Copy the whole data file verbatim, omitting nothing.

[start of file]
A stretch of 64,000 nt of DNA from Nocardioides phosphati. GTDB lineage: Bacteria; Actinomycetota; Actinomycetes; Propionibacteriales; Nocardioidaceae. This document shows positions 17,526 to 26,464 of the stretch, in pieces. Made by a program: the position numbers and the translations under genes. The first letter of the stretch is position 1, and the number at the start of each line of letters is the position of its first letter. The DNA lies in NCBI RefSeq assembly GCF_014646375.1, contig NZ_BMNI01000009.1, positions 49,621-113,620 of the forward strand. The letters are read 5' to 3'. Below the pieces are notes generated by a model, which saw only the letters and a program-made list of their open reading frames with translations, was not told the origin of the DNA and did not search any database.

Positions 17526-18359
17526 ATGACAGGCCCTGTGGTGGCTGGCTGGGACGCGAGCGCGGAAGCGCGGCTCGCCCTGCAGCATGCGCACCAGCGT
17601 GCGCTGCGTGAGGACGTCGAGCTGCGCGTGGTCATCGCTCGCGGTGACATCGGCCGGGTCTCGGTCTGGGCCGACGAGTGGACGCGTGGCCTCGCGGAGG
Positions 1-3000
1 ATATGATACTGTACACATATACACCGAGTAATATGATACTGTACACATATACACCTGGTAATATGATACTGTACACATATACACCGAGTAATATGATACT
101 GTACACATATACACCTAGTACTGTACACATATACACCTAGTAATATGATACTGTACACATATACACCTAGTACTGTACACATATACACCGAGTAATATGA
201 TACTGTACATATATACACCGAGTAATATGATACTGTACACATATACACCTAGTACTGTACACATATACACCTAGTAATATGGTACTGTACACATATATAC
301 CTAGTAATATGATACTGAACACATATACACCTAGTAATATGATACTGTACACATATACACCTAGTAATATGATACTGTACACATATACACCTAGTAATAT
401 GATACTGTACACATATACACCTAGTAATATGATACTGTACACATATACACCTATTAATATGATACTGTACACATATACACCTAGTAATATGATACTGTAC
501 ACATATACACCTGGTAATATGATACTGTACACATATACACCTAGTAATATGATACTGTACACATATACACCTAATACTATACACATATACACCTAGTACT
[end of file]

A stretch of 64,000 nt of DNA from Nocardioides phosphati. GTDB lineage: Bacteria; Actinomycetota; Actinomycetes; Propionibacteriales; Nocardioidaceae. This document shows positions 17,526 to 26,464 of the stretch, in pieces. Made by a program: the position numbers and the translations under genes. The first letter of the stretch is position 1, and the number at the start of each line of letters is the position of its first letter. The DNA lies in NCBI RefSeq assembly GCF_014646375.1, contig NZ_BMNI01000009.1, positions 49,621-113,620 of the forward strand. The letters are read 5' to 3'. Below the pieces are notes generated by a model, which saw only the letters and a program-made list of their open reading frames with translations, was not told the origin of the DNA and did not search any database.

Positions 17526-18359
17526 ATGACAGGCCCTGTGGTGGCTGGCTGGGACGCGAGCGCGGAAGCGCGGCTCGCCCTGCAGCATGCGCACCAGCGT
17601 GCGCTGCGTGAGGACGTCGAGCTGCGCGTGGTCATCGCTCGCGGTGACATCGGCCGGGTCTCGGTCTGGGCCGACGAGTGGACGCGTGGCCTCGCGGAGG
Positions 1-3000
1 ATATGATACTGTACACATATACACCGAGTAATATGATACTGTACACATATACACCTGGTAATATGATACTGTACACATATACACCGAGTAATATGATACT
101 GTACACATATACACCTAGTACTGTACACATATACACCTAGTAATATGATACTGTACACATATACACCTAGTACTGTACACATATACACCGAGTAATATGA
201 TACTGTACATATATACACCGAGTAATATGATACTGTACACATATACACCTAGTACTGTACACATATACACCTAGTAATATGGTACTGTACACATATATAC
301 CTAGTAATATGATACTGAACACATATACACCTAGTAATATGATACTGTACACATATACACCTAGTAATATGATACTGTACACATATACACCTAGTAATAT
401 GATACTGTACACATATACACCTAGTAATATGATACTGTACACATATACACCTATTAATATGATACTGTACACATATACACCTAGTAATATGATACTGTAC
501 ACATATACACCTGGTAATATGATACTGTACACATATACACCTAGTAATATGATACTGTACACATATACACCTAATACTATACACATATACACCTAGTACT